Friday, May 26, 2017

Making Good Choices

Teachers at my school often ask students to think about whether they are making good choices. As I look at recent events in the Howard County Schools, this expression is on my mind.

Was the BOE making good choices when they chose Dr. Martirano to step in upon the resignation of Dr. Foose? 

Yes, I believe they were. They were acting to preserve as much normalcy as possible in a time which would undoubtedly bring great change and unpheaval. They chose a candidate with a proven track record. It looks very much to me that they were looking for values as much as an impressive résumé: putting students first, a passion for equity, an open and responsive nature.

Is Dr. Martirano making good choices?'s too early to tell. Certainly his beginnings are promising. His willingness to meet with stakeholders and to listen as much as he talks bodes well for a good relationship with the community. The topics that he speaks most about are ones that resonate with me as well: birth-through-five initiatives, providing the best education for students that aren't college-bound, equity, restorative practices, honoring and respecting teachers.

If he is who he says he is, we are in extremely good hands. Dr. Martirano exudes a refreshing sense of humanity and empathy which has been sorely needed in our local discussions about education. But  he has plenty on his plate and much of it is not easy. I think it will soon become apparent whether he knows how to do what he is pledging to do and if he truly means what he says. I am inclined to believe the best of him. But after the painfully demoralizing tenure of the last Superintendent, some folks may be a bit wary of giving their trust just yet.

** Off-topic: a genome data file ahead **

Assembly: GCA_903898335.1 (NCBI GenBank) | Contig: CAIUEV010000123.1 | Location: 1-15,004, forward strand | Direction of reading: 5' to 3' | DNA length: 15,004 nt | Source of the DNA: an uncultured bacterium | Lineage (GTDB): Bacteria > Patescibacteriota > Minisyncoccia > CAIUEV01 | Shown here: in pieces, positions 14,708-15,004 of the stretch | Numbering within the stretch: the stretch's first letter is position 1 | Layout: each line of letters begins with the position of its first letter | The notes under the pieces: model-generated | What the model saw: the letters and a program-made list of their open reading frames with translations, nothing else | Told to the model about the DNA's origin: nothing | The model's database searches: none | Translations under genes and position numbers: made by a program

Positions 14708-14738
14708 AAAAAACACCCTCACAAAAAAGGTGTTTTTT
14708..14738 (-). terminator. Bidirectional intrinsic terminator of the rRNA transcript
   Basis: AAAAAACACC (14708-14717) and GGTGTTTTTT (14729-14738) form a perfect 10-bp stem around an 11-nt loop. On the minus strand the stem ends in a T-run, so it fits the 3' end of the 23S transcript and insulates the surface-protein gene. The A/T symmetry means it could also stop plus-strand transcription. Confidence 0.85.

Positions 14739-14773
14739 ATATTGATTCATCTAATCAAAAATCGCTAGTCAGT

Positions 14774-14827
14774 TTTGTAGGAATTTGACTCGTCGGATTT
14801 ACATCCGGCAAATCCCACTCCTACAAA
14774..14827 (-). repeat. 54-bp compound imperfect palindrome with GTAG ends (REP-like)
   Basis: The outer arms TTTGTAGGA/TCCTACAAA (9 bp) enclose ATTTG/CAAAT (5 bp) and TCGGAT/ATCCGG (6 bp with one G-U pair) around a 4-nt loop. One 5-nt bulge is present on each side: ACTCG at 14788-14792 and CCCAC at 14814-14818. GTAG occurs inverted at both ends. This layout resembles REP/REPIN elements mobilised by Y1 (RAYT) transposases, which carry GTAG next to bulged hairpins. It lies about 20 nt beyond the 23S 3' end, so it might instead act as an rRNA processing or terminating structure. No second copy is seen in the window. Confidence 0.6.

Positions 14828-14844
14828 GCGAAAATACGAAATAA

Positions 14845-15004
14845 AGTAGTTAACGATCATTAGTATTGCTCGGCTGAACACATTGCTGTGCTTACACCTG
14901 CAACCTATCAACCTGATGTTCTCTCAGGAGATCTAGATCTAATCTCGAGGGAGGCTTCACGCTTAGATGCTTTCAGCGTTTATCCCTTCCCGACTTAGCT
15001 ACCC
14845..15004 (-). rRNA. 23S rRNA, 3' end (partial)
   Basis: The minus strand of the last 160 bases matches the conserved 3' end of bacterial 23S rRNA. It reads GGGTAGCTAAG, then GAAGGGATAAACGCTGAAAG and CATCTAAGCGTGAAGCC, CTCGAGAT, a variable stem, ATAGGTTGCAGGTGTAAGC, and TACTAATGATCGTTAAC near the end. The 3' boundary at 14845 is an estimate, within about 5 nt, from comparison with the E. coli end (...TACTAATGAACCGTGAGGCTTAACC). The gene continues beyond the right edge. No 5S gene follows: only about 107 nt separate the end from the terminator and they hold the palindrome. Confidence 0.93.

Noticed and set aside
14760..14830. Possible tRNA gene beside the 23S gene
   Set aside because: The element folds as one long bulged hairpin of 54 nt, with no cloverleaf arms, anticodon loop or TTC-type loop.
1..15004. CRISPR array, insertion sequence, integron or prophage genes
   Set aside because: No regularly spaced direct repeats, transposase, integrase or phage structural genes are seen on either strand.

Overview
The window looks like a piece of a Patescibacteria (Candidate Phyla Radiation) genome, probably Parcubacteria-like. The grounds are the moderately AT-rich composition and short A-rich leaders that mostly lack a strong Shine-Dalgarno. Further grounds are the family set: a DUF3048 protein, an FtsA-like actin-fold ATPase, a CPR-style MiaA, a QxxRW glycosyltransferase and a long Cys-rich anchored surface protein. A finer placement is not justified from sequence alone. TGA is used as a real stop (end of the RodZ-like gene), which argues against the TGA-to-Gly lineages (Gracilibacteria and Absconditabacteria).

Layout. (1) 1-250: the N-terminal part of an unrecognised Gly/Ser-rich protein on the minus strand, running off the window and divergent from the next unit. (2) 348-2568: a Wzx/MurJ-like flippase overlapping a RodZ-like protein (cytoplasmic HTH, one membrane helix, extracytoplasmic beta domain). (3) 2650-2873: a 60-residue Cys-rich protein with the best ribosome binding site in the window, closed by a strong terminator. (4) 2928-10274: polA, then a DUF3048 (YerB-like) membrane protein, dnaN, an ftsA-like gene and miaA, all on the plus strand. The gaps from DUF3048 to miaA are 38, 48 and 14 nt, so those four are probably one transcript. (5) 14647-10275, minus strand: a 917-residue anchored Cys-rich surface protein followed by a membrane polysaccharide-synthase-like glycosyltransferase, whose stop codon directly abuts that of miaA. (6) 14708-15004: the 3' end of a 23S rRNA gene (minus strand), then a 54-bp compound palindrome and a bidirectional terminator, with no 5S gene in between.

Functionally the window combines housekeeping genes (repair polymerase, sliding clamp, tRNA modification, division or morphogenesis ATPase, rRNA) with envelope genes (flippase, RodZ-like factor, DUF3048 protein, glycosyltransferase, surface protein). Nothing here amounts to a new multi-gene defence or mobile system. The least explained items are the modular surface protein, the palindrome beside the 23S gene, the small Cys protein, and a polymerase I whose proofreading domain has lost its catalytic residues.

Did the County Executive make a good choice in his selection for the empty spot on the BOE?

If you look at this as fulfilling the basic requirements, then I guess you can't fault him. He gets to make a political appointment, and, by golly, that's exactly what he did. By all accounts he had over thirty candidates to choose from. He chose a political ally. Ananta Hejeebu looks good on paper and of course we all hope he does a brilliant job because, quite frankly, so much is at stake.

But there were a number of applicants that were far more qualified and who have demonstrated ability in working with stakeholders on important educational issues. I am hearing this objection both from Republicans and Democrats, by the way. And the most disappointment (disgust? outrage?) is coming from special education parents who have been consistently involved in advocating for special needs students and programs.

So, did he make a good choice? I'd have to say he made a small, strategic choice. I guess the best you could say is that he didn't break any rules.

But he could have made a excellent choice--for our schools and for our children. Perhaps this is a great example of why we elect BOE members. It appears that the community has higher standards than a politician.

In sum: overall things are looking good. Some things, however, make me scratch my head.

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